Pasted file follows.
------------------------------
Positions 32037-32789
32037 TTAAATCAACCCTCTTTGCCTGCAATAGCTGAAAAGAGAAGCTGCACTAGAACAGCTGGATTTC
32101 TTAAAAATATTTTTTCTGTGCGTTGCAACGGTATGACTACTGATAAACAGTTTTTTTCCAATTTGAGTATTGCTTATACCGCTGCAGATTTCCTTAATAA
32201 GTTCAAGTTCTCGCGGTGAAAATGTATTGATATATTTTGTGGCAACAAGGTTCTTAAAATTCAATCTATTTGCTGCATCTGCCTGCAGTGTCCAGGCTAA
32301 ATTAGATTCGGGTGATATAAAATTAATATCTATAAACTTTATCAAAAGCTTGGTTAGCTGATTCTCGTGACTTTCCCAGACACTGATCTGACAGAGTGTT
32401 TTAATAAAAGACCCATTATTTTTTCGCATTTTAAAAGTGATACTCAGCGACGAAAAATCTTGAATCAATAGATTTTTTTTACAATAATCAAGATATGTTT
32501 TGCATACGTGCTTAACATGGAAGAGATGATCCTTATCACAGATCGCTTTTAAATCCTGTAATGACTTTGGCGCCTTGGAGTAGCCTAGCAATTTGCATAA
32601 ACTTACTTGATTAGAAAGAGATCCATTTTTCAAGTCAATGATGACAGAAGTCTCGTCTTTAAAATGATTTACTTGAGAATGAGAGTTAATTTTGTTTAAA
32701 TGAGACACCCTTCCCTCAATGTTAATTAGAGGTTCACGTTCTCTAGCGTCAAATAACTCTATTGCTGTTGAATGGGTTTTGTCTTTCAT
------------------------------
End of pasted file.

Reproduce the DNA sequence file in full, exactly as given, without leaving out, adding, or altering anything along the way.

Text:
Positions 32037-32789
32037 TTAAATCAACCCTCTTTGCCTGCAATAGCTGAAAAGAGAAGCTGCACTAGAACAGCTGGATTTC
32101 TTAAAAATATTTTTTCTGTGCGTTGCAACGGTATGACTACTGATAAACAGTTTTTTTCCAATTTGAGTATTGCTTATACCGCTGCAGATTTCCTTAATAA
32201 GTTCAAGTTCTCGCGGTGAAAATGTATTGATATATTTTGTGGCAACAAGGTTCTTAAAATTCAATCTATTTGCTGCATCTGCCTGCAGTGTCCAGGCTAA
32301 ATTAGATTCGGGTGATATAAAATTAATATCTATAAACTTTATCAAAAGCTTGGTTAGCTGATTCTCGTGACTTTCCCAGACACTGATCTGACAGAGTGTT
32401 TTAATAAAAGACCCATTATTTTTTCGCATTTTAAAAGTGATACTCAGCGACGAAAAATCTTGAATCAATAGATTTTTTTTACAATAATCAAGATATGTTT
32501 TGCATACGTGCTTAACATGGAAGAGATGATCCTTATCACAGATCGCTTTTAAATCCTGTAATGACTTTGGCGCCTTGGAGTAGCCTAGCAATTTGCATAA
32601 ACTTACTTGATTAGAAAGAGATCCATTTTTCAAGTCAATGATGACAGAAGTCTCGTCTTTAAAATGATTTACTTGAGAATGAGAGTTAATTTTGTTTAAA
32701 TGAGACACCCTTCCCTCAATGTTAATTAGAGGTTCACGTTCTCTAGCGTCAAATAACTCTATTGCTGTTGAATGGGTTTTGTCTTTCAT